First of all, don't panic.
If Moore's Law came to an end and computers stopped getting steadily faster, plenty of companies would suffer. But an end likely would come with lots of warning, lots of measures to cushion the blow, and lots of continued development even if transistors stopped shrinking.
The hardest hit would be companies dependent on consumers replacing their electronics every few years and tech companies such as Google whose long-term plans hinge on faster computers, cheaper storage, and better bandwidth. And the continuing miniaturization of computers -- mainframes to minicomputers to PCs to smartphones -- might not make the leap to even smaller devices such as tiny networked sensors.
For the rest of us, there would be ripple effects. Corporate productivity gains might slow as the spread of computerization into new domains stops. You might not get your Dick Tracy watch, your mom might not get her cancer-attacking nanobots, and impoverished children might never get that supercheap mobile phone.
But even if chip progress stopped, that wouldn't mean computing progress would screech to a halt. Instead, attention would focus on new ways of getting more work out of existing computing technology.
There are several prominent examples of what happens when explosions of innovation settle down. Perhaps the best is the auto industry.
There, an early flurry of activity and experimentation eventually stabilized. Occasional ideas such as rotary engines, automatic transmissions, or fuel injection cropped up, but many of the basics remain unchanged. Even today's dramatic technology departures -- electric vehicles and self-driving vehicles -- reuse many of the same mechanical workings.
"I drive a 1964 car. I also have a 2010. There's not that much difference -- gross performance indicators like top speed and miles per gallon aren't that different. It's safer, and there are a lot of creature comforts in the interior," said Nvidia Chief Scientist Bill Dally. If Moore's Law fizzles, "We'll start to look like the auto industry."
That's not to say nothing would change -- the aforementioned e-vehicles and robot cars are now becoming reality, for example. But it would mean a more sedate pace of innovation. Technophiles could lose that sense of perpetual excitement even as everybody got a chance to figure out how to use their electronic gizmos before they're obsolete.
"Moore's Law means that every two years you're throwing away your laptop to get a better laptop and throwing away your smartphone to get a better smartphone," said William Tunstall-Pedoe, an artificial-intelligence researcher and founder of semantic search company Evi. "If your smartphone ended up being good for another 10 years, or your laptop wouldn't be replaced for another 10 years, the amount spent on hardware and on new phones would be dramatically less."
That of course would be disastrous for electronics makers and their suppliers, who'd have to get accustomed to lower revenues and therefore lower investments in future technology. But hardware isn't the only factor in computing technology.
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Software picks up the slack
Programmers would be the first in the hot seat to pick up where hardware improvements left off.
"If Moore's Law were to come to an end tomorrow, you'd still see performance improvements, but that would come from improvements to the software," Tunstall-Pedoe said. "There would be less resources spent on features and more on squeezing extra performance and capabilities."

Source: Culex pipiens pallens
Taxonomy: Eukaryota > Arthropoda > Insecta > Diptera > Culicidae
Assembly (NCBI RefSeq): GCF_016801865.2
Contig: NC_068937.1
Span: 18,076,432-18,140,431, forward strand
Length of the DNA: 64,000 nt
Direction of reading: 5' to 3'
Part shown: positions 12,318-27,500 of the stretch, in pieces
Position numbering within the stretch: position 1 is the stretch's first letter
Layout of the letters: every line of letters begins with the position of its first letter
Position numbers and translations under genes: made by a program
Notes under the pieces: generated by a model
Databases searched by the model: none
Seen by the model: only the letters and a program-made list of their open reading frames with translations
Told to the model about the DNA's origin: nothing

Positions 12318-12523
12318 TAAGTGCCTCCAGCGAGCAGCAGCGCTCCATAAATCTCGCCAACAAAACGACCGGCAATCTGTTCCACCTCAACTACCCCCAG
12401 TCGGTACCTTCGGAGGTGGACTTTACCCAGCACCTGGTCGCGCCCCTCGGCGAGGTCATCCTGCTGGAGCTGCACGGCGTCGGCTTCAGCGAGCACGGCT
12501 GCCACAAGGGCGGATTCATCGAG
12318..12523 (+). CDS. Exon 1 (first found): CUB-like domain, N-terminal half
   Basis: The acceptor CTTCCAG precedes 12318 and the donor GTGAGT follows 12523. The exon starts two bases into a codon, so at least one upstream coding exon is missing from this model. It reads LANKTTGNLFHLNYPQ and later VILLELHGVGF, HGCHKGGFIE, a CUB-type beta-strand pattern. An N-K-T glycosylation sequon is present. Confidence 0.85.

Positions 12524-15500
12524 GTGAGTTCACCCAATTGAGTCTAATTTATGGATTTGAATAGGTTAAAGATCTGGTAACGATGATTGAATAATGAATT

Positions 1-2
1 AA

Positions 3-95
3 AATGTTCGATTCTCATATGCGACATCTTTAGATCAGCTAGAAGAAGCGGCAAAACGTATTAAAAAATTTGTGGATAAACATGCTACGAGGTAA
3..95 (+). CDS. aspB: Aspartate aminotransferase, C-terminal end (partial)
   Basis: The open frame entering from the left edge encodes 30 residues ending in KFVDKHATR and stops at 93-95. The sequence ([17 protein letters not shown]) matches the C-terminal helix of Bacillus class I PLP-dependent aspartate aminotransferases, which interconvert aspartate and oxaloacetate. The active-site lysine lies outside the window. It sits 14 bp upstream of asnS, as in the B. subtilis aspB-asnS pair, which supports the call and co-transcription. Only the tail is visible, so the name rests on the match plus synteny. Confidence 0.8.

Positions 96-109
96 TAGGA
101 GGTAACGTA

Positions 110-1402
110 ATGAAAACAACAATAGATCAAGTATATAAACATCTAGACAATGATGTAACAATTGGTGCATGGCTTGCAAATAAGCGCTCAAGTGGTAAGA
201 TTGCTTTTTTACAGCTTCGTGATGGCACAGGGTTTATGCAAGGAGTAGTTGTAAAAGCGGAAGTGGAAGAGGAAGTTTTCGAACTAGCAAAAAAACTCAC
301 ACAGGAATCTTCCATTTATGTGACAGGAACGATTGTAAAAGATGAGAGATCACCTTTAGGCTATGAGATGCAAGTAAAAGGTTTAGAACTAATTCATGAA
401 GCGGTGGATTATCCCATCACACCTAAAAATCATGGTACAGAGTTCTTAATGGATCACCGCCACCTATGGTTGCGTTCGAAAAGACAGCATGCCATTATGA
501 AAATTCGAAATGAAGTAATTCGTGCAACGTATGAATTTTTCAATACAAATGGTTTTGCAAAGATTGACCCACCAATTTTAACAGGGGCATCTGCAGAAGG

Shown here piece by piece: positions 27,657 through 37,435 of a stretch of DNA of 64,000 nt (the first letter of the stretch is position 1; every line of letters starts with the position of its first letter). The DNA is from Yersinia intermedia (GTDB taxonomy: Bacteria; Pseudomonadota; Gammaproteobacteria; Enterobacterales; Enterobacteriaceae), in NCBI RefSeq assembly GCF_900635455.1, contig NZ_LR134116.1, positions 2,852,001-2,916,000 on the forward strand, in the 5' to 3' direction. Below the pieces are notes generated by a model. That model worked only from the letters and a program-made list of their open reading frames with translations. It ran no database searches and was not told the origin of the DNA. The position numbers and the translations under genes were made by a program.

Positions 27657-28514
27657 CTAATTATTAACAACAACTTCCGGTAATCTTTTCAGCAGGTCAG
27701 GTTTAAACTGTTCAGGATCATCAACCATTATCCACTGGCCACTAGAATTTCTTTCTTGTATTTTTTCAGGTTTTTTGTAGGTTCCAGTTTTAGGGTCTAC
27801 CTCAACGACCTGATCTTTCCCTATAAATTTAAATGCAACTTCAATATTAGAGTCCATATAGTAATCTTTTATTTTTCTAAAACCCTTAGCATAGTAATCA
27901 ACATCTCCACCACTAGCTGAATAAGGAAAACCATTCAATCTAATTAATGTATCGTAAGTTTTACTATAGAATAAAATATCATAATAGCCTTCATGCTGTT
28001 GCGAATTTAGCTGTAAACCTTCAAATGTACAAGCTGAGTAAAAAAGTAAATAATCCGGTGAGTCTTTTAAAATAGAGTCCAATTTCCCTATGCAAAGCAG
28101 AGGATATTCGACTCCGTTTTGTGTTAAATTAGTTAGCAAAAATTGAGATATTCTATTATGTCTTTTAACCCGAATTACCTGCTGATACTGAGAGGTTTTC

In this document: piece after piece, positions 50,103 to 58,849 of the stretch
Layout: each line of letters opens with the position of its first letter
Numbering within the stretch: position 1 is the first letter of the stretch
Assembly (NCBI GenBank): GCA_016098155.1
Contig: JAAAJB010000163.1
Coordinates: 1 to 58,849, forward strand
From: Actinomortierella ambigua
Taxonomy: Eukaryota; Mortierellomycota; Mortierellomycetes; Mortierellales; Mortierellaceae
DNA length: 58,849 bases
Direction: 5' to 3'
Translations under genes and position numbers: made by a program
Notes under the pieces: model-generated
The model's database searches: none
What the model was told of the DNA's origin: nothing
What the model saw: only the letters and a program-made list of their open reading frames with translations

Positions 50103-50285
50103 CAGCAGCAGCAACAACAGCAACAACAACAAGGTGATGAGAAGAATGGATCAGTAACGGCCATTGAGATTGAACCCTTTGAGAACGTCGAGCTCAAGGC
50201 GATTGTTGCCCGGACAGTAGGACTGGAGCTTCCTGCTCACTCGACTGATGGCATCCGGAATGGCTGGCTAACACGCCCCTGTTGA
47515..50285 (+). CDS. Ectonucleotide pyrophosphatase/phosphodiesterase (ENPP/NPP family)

Jon Bennett, chief technology officer of flash-storage company Violin Memory, agrees that a lot of performance is squandered today. His company helps customers open up bottlenecks in their software that become evident with today's storage speeds, he said.
"Even if [chipmakers] start to slow down, we have plenty of time catching up to what we can consume today," he said.
"You could see a 10-year software wave when that becomes the best way to get the economics moving," said Kevin Brown, chief executive of Coraid, another storage system maker. "Right now, doing just the performance work just in software is somewhat wasteful because it's pretty easy to ride that curve," where hardware improvements deliver the new computing speed.
Here's one example of how the software industry has worked: the addition of new layers of abstraction that make life easier for programmers.
The earliest computers were programmed at a very low level -- for example, instructions for the chip to put a particular number in a storage register, to add the value of another to it, to compare the result with what's in another register. Higher-level languages like C came along that were much easier for humans to understand but that had to be compiled into native instructions for the chip.
Software wouldn't be the only vein to mine for speed boosts. Chips can be designed more cleverly, for example sacrificing backward compatibility with existing software to move to designs with a fresh start.
"There's plenty of room left in architectural innovation," said Bob Doud, director of marketing at chip designer Tilera.
Another refinement: multidie packaging, in which several chips are sandwiched atop one another, perhaps linking a processor on one layer with memory on another. High-speed links called through-silicon vias, or TSVs, connect the layers.
The processor power panic
We've already tangled with the end of Moore's Law in one sense. Last decade, the processor industry ran into a wall: excess power consumption.